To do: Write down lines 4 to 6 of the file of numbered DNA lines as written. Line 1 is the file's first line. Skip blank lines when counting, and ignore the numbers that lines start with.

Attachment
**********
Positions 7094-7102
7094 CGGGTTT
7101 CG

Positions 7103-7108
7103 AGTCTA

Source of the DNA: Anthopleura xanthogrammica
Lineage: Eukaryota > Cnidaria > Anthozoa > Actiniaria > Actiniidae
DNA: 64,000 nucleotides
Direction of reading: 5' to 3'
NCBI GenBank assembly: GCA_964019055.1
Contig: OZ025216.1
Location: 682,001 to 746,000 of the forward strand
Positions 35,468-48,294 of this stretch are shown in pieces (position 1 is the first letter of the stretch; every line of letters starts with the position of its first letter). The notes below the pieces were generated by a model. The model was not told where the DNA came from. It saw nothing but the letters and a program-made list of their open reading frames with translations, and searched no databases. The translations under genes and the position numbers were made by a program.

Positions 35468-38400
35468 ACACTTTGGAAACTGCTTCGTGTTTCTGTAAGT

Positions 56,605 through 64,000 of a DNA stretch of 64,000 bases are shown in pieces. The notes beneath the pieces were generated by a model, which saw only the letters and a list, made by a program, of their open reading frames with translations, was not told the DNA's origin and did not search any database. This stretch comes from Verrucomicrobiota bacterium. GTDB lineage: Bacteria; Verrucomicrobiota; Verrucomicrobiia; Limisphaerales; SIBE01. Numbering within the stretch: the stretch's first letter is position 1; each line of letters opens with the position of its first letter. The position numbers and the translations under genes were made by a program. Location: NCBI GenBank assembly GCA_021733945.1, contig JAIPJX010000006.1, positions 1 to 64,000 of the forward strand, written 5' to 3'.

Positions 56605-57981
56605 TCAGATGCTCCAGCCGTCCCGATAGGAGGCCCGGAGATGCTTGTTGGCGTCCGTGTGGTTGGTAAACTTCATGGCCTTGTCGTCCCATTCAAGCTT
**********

Positions 7103-7108
7103 AGTCTA

Source of the DNA: Anthopleura xanthogrammica